16 Findings on the Characteristics of Demand for Spacing  Among all MWRA, demand for spacing is substantial : ▸ Ranging from about 1/3 to 3/4 of total FP demand in 14 of 15 countries examined.  Spacing is, by far, the main reason for FP demand among MWRA who are 29 years or younger: ▸ Ranging from about 2/3 to over 9/10 of total FP demand in 12 of 15 countries examined.

17 Portion of Total Demand for FP Due to Spacing Among MWRA < 29 Years

18 Demand for Spacing by Age Cohort and Parity As portion of total FP Demand Uttar Pradesh, India, 1999

19 Portion of total FP demand for spacing by age cohort and parity Uttar Pradesh, India (1999)

20 Frequency at which FP Demand is Met Varies for Spacing and Limiting  In 12 of the 15 countries examined, FP need for limiting is met at a higher rate than the frequency of of the demand for limiting appears within the general MWRA population.  In the same 12 countries, FP need for spacing is met at a lower rate than the frequency of the demand for spacing appears within the MWRA population.

21 Probability Demand for Spacing and Limiting Will Be Met (distance from a value of 1)

22 Summary of Results  Demand for Spacing is substantial  The vast majority of demand for any form of FP services among women < 29 years is due to a demand to space births  There is unmet need for spacing among low-parity, young women (including delaying first birth)  In many countries, the unmet FP need for limiting is satisfied more frequently than that for spacing  The greatest opportunity to increase general FP use in the future lies in meeting the needs of spacers.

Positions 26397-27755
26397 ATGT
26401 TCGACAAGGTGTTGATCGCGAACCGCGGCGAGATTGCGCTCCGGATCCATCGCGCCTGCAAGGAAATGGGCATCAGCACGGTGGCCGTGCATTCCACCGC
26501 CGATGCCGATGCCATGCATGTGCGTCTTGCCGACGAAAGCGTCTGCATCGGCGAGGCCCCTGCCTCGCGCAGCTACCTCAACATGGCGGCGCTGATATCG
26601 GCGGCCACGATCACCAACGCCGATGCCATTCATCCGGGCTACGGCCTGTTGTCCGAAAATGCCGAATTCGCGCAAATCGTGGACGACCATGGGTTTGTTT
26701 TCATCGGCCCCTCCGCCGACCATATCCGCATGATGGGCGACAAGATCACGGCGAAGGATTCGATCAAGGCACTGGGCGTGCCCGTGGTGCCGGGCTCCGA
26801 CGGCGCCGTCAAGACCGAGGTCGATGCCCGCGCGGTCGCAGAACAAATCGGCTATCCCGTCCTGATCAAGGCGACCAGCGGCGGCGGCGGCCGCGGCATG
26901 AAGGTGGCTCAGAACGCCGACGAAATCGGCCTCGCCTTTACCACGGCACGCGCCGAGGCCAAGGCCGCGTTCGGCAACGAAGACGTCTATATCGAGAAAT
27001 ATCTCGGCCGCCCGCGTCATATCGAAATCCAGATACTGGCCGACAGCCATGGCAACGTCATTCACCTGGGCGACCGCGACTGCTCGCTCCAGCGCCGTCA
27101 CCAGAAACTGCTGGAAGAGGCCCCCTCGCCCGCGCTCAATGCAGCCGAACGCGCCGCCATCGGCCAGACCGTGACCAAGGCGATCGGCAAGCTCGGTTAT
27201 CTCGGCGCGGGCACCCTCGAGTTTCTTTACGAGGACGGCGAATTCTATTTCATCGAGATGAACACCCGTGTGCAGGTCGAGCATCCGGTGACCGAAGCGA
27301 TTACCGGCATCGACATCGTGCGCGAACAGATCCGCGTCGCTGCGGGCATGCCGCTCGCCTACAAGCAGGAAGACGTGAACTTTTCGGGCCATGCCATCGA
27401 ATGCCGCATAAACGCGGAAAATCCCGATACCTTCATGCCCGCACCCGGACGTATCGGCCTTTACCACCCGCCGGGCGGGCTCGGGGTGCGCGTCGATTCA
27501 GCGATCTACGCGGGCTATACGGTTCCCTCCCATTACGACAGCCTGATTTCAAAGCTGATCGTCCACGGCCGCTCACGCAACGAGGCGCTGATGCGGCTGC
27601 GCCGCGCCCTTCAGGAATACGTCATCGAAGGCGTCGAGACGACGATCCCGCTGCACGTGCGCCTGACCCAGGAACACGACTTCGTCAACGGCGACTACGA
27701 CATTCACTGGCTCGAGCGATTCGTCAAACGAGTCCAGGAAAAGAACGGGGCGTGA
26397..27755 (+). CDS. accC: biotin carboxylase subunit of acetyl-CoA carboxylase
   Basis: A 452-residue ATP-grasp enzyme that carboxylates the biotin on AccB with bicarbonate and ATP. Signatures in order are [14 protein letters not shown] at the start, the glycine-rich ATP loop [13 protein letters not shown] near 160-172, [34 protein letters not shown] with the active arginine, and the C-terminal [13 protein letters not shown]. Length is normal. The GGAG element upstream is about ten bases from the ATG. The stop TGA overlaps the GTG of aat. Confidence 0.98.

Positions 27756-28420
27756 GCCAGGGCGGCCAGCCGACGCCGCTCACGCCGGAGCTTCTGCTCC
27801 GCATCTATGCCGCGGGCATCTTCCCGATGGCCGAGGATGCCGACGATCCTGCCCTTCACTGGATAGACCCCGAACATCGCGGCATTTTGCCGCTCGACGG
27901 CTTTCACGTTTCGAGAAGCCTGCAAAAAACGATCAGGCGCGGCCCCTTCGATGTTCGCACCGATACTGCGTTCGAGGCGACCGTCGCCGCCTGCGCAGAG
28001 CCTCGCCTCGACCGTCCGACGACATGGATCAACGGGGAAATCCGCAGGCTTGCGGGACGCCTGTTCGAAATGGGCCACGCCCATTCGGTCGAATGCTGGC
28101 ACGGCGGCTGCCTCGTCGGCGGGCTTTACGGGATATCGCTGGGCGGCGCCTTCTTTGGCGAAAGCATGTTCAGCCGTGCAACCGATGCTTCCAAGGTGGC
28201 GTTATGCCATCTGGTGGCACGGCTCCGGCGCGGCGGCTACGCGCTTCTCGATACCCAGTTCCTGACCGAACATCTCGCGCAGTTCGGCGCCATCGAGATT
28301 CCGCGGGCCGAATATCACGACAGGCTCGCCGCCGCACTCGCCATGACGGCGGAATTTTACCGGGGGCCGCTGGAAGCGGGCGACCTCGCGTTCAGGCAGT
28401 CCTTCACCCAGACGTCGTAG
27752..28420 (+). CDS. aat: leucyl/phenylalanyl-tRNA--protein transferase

23 Optimal Birth Spacing: Focus Group Discussions Findings Rekha Masilamani Pathfinder, India

24 Results from Focus Group Discussion on Optimal Birth Spacing Overview of the Focus Groups  Conducted in 4 countries—India (34), Pakistan (40) Peru (24), and Bolivia (24) and Egypt (51)  A Total of 122, with close to 1000 people participating in these focus group sessions.  Target Audience: ▸ Women who have spaced, ages 15-19, yrs ▸ Women who have not spaced, ages 15-19, yrs ▸ Male partners, ages 15-19, yrs ▸ Health providers ▸ Mothers-in-law- (India, Pakistan, Egypt)

25 Discussions Topics  Individual level: knowledge, beliefs and practices in birth spacing.  Cultural level: beliefs and norms regarding birth spacing.  Women (mothers-in-law included)and men’s perception of the quality of service in birth spacing.  Providers perception of mother’s behaviors and beliefs in birth spacing.  Credible sources of information for men, women and providers regarding B.S.

26 Reasons for Spacing Birth India  Economic: relief from financial burdens surfaced as a driving force for spacing births  Health & well being of the mother and child:The overall physical and mental well- being of the mother, new born, husband and other children living in the household was regarded as a major benefit of birth spacing

27 Key Barriers to Adoption of Birth Spacing, India  Lack of decision-making powers among the women due to the patriarchal structure of the family that gives the man the reins of power  Lack of knowledge of methods available  Inaccurate information and/or misconceptions about contraceptives: negative word of mouth or bad personal experiences

28 Key Barriers to Adoption of Birth Spacing, India  Religious prohibitions dictated by certain scriptures have led to believers not subscribing to spacing  Mothers-in-laws influence: Exert strong influence in the couple’s reproductive behavior  Fear of social disapproval

29 Possible Programmatic Approaches Based on FGD Findings Address Barriers and Strengthen Current Support for OBS  Improve family planning counseling ▸ Provide credible and comprehensive information regarding FP methods Access to information Dispel misconceptions ▸ Involve men in the counseling session  Media Campaign ▸ Disseminate information on the benefits of Birth Spacing ▸ Solicit community support for Birth Spacing  Empowerment of couples to decide on their reproductive choices